Democratic Congresswoman Chellie Pingree has reiterated her call to force young women to register for a military draft, even as President Trump’s provocation of a new war in the Middle East has caused panic among draft-age Americans and their loved ones.
Pingree, who represents Maine’s relatively liberal, southern Congressional district, cheered last February when a federal judge in Texas ruled that the male-only draft is unconstitutional. “Of course it should be both male and female,” Pingree told a Maine Public radio reporter last winter. “We fought hard for women to serve in combat positions, and we should expect that any law would apply to both of the sexes.”
Earlier this month, when news broke that Trump had assassinated Iranian military leader Qassem Soleimani at an Iraqi airport, hashtags like #WWIII and #WorldWarThreeDraft trended on Twitter, and the website of the Selective Service System (SSS), which handles draft registration, crashed under a crush of online traffic.
Last week, a Pingree spokeswoman told Mainer her boss continues to support what would essentially constitute a doubling of the scope of the draft, potentially forcing millions of teenage girls to choose between the prospect of combat — under commander-in-chief Trump — and the threat of prison as they approach their 18th birthday. “The Congresswoman’s position has long been that as long as we have the Selective Service system, there should be equality and women should have to register as men do when they turn 18,” Victoria Bonney, Pingree’s communications director, wrote via e-mail.
Under current law, all men between the ages of 18 and 25 are required to register with the SSS, and failure to do so can land you in the slammer for up to five years and carry a $250,000 fine. It can also impose a lifetime ban on federal employment, student financial aid and other public benefits.
According to USA Today, the SSS “referred 112,051 names and addresses of suspected violators to the Justice Department for possible prosecution” in 2018, but the paper also noted that only 20 people have been charged with failure to register, and 14 convicted, since the draft was reinstated by President Jimmy Carter in 1980, following the Soviet invasion of Afghanistan.
“I have actually supported bills in the past to have a draft so that we don’t continually try to just attempt to staff our army with less than a cross-section of America,” Pingree told Maine Public’s Mal Leary last year. In 2016, Republican Congressmen Duncan Hunter, of California, and Ryan Zinke, of Montana, introduced the “Draft America’s Daughters Act” to expand the draft to include women, who were officially deemed fit to serve in all combat roles by the Pentagon the previous year.
Pingree’s call to compel women to kill and risk death for a Trump-initiated war drew sharp criticism from prominent Maine peace activist Bruce Gagnon. “Chellie Pingree’s concept of ‘women’s liberation’ appears to include them rushing off to war to fight for resource extraction corporations[’] profits,” Gagnon told Mainer via e-mail. “Nothing new there.”
Indeed, Pingree has consistently voted for massive military budgets, including spending plans providing billions more taxpayer dollars than the Pentagon has requested, despite the fact the U.S. military dwarfs those of China and Russia, and the fact the Department of Defense has, for decades, been unwilling or unable to properly audit its spending to identify waste and fraud, which may amount to trillions of dollars, The Nation reported last year. “These same politicians squeal about the lack of money for health care, education, environmental clean-up, fixing our broken infrastructure and more,” Gagnon said.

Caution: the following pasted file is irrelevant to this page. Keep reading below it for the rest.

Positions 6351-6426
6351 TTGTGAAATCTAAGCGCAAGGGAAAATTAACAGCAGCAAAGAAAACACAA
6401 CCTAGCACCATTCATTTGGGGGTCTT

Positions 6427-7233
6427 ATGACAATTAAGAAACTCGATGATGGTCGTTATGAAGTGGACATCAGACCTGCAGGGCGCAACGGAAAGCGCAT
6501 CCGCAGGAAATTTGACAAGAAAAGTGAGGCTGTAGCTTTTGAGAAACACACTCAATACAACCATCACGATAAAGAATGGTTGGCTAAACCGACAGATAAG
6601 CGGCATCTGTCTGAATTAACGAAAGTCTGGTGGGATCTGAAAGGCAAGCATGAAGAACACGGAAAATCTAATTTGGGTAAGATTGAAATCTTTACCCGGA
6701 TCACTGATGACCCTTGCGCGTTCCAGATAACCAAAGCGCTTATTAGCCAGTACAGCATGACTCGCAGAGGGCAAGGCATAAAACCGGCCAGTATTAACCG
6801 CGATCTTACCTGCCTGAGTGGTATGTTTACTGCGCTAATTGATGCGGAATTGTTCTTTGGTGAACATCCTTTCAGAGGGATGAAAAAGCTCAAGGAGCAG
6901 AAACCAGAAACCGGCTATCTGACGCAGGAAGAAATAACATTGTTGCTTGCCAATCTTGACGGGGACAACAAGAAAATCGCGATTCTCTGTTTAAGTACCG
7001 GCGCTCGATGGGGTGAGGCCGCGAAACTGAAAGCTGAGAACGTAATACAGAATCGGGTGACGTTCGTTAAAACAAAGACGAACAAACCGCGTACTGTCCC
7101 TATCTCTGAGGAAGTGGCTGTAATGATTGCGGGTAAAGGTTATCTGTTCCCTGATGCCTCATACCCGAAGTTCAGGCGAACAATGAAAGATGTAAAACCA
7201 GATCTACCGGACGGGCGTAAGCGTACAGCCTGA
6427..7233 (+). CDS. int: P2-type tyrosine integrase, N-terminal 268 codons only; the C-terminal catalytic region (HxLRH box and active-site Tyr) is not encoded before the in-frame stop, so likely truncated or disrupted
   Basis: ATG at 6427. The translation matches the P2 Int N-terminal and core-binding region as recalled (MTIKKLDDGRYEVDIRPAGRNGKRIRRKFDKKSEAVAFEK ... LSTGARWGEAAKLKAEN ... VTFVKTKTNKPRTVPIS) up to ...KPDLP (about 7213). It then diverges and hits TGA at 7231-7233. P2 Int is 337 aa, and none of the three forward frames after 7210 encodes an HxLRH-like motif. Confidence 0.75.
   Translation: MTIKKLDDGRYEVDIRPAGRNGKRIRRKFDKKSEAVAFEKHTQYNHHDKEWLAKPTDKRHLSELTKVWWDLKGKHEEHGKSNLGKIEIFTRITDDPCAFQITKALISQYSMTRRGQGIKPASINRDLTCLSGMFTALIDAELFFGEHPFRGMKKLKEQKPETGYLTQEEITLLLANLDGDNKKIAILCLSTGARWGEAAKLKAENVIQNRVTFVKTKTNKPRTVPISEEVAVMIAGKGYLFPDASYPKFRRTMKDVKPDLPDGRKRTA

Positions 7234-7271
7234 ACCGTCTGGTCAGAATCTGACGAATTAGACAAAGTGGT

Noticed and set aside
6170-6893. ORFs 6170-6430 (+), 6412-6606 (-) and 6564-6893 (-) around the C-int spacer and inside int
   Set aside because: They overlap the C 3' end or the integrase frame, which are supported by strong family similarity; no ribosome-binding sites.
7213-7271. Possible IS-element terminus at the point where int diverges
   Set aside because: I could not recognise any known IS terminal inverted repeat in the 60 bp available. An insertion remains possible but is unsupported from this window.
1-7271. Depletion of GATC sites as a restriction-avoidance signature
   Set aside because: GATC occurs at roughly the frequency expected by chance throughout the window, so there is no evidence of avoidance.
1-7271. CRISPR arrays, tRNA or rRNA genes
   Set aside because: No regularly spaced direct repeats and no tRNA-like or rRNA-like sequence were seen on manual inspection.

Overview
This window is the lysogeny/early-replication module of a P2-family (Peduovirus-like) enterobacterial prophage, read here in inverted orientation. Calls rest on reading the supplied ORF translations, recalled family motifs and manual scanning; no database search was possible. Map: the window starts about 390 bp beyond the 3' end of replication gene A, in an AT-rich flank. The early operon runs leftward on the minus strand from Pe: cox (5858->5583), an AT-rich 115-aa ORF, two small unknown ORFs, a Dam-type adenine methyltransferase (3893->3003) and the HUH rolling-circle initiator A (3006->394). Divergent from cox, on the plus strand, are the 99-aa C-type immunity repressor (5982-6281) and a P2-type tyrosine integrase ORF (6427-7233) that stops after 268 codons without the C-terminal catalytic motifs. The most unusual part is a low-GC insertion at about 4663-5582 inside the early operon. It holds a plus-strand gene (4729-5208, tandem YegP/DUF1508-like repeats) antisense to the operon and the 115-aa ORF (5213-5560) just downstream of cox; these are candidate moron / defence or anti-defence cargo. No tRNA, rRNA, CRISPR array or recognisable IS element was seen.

Last week, Pingree and fellow Democrat Jared Golden, who represents Maine’s other Congressional district, wrote a letter to Defense Secretary Mark Esper decrying reports that the Navy wants to buy fewer destroyers like those built in Maine by Bath Iron Works, a subsidiary of corporate war profiteer General Dynamics. “We ask that you join the President and affirm support for the Congressionally mandated goal of a 355-ship Navy in order to promote our national security and to preserve the shipbuilding defense industrial base,” Pingree and Golden told Esper, a former lobbyist for defense contractor Raytheon.
The ruling on the draft last winter, by U.S. District Judge Gray Miller, does not force the SSS to change its rules immediately, and the case is still subject to appeals. An 11-member study group, called the National Commission on Military, National and Public Service, has been weighing changes to the draft, including the expansion Pingree is pushing, and is expected to release its report by this spring. Congress and the president would have to approve reactivation of the draft before young men or women could be conscripted for combat duty.
Golden’s office did not respond to a request for comment on his position regarding draft expansion, nor did representatives for Maine Senators Susan Collins and Angus King.
Bonney, Pingree’s spokeswoman, cited the Congresswoman’s recent call for votes on two bills that could limit Trump’s ability to launch a full-scale war with Iran. One would repeal the 2002 Authorization for Use of Military Force, and the other would prohibit funding for “offensive military force against Iran without congressional authorization.”
“[W]e should use the power of the purse to stop this President from taking impulsive action to get us into another catastrophic war in the Middle East,” Pingree said in a Jan. 7 press release.
But as Gagnon observed, Pingree “recently voted along with the rest of the Maine congressional delegation [for a military-spending bill] that gave the Pentagon another $738 billion for endless war.”